One year after becoming a Roman Catholic, Cardinal Law ordained Steenson as a Catholic deacon. Fourteen months late, he was priested by Archbishop Michael Sheehan in Rio Rancho, New Mexico, located within the Catholic Archdiocese of Santa Fe, which overlaps the Episcopal Diocese of the Rio Grande.

Since becoming Catholic, Steenson has kept a high profile in his new Catholic circle. He has been active at various levels and has been seen at several Anglican Use events including attending Anglican Use Conferences where he has been the keynote speaker or the preacher at the solemn high Mass. In addition, he has been actively working hand-in-glove with American Catholic bishops as they hammered out the details of how the Anglicanorum Coetibus would be implemented in the United States.

In November, Steenson was introduced to the United States Conference of Catholic Bishops by Donald Cardinal Wuerl. The Cardinal was then tasked with the implementation of the Anglicanorum Coetibus in the United States. Steenson was on hand when the Cardinal announced the January 1 date for the formal erection of the American Ordinariate.

The soon-to-be-named Ordinariate leader was educated at Harvard Divinity School and holds a doctoral degree from Oxford.

Steenson is now in Houston, Texas, where has been on the faculty of St. Thomas University and St. Mary's Seminary. He has also been instrumental in helping to set up the theological training that his brother bishops and priests will undergo in order to become fully formed Catholic clerics. He has worked at helping to develop the specific elements needed in the formation and retraining program. The former Episcopal bishop has worked closely with both Cardinal Wuerl and Daniel Cardinal DiNardo to get the unique seminary preparation program setup and running in time for the establishment of the Ordinariate on New Year's Day.

Once the Ordinariate is established, Steenson will be in charge of a non-geographic-type diocese, which encompasses the entire United States from Alaska to Florida and New York to Hawaii.

Since Steenson is married with grown children, according to Anglicanorum Coetibus norms, he can never be elevated to the rank of bishop. However, he will receive the honor due a bishop and will be in the temporal and limited sacramental charge of an as-of-yet-to-be-named Ordinariate; although, he will be prevented from celebrating episcopal sacraments such as ordination.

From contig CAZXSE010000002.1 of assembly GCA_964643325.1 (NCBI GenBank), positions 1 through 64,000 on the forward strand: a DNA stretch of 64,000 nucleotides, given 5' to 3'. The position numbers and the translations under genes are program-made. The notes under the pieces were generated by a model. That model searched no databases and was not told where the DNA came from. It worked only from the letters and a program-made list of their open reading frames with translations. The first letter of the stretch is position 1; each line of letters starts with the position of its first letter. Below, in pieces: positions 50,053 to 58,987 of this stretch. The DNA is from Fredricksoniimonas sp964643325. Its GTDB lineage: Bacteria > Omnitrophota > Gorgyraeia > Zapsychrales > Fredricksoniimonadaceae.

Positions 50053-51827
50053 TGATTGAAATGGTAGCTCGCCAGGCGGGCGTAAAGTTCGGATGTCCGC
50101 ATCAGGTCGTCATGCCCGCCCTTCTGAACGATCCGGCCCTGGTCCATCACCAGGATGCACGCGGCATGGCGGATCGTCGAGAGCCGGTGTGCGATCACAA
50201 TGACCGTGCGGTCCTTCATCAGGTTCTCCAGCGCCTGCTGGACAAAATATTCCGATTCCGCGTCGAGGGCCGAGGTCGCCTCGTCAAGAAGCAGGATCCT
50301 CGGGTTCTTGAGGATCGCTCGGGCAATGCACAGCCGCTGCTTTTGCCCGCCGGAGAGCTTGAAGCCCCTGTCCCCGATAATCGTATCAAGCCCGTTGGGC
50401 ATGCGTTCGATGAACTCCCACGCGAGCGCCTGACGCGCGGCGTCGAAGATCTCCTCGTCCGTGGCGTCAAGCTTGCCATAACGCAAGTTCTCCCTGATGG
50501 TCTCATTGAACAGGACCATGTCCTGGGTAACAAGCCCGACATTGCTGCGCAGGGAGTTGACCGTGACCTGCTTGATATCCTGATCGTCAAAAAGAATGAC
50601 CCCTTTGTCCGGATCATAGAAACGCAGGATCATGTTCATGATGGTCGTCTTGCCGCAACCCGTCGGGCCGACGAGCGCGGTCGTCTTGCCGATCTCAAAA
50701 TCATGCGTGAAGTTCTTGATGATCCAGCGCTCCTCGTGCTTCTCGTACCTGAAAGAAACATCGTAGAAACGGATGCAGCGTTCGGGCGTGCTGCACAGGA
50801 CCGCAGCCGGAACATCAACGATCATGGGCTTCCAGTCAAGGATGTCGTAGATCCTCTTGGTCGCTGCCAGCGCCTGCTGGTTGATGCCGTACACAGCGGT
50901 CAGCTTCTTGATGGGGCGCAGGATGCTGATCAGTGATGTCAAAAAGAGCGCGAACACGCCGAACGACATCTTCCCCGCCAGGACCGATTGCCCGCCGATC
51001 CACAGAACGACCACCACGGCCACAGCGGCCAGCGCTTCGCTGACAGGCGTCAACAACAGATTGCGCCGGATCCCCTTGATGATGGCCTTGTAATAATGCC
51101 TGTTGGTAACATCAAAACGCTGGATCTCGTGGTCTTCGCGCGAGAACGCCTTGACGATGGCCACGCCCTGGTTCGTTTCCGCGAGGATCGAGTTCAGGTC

Once the Ordinariate is established, the initial membership is expected to eclipse the Rio Grande's numbers. Waiting in the wings are at least 67 priests, as well as a bishop or two, and several established Anglican Use parishes that may or may not be incorporated in the new Ordinariate as it unfolds including the thriving Texas parishes: Our Lady of the Atonement, San Antonio; Our Lady of Walsingham, Houston; and St. Mary the Virgin, Fort Worth. Other established Anglican Use congregations include: St. Thérèse Little Flower in Kansas City, Mo; St. Thomas More, Scranton, Penn; and St. Anselem's, Corpus Christi, Texas.

Recently, several Episcopal parishes converted to the Roman Catholic Church in anticipation of the Ordinariate. They include: St. Timothy's, Fort Worth, Texas; St. Luke's in Bladensburg, Md.; and All Saints Sisters of the Poor in Catonsville, Md.

There are also several Traditional Anglican Communion (Anglican Church in America) congregations scattered around the country poised and ready to convert en masse to Roman Catholicism and be brought into the Ordinariate.

Steenson was unavailable for comment.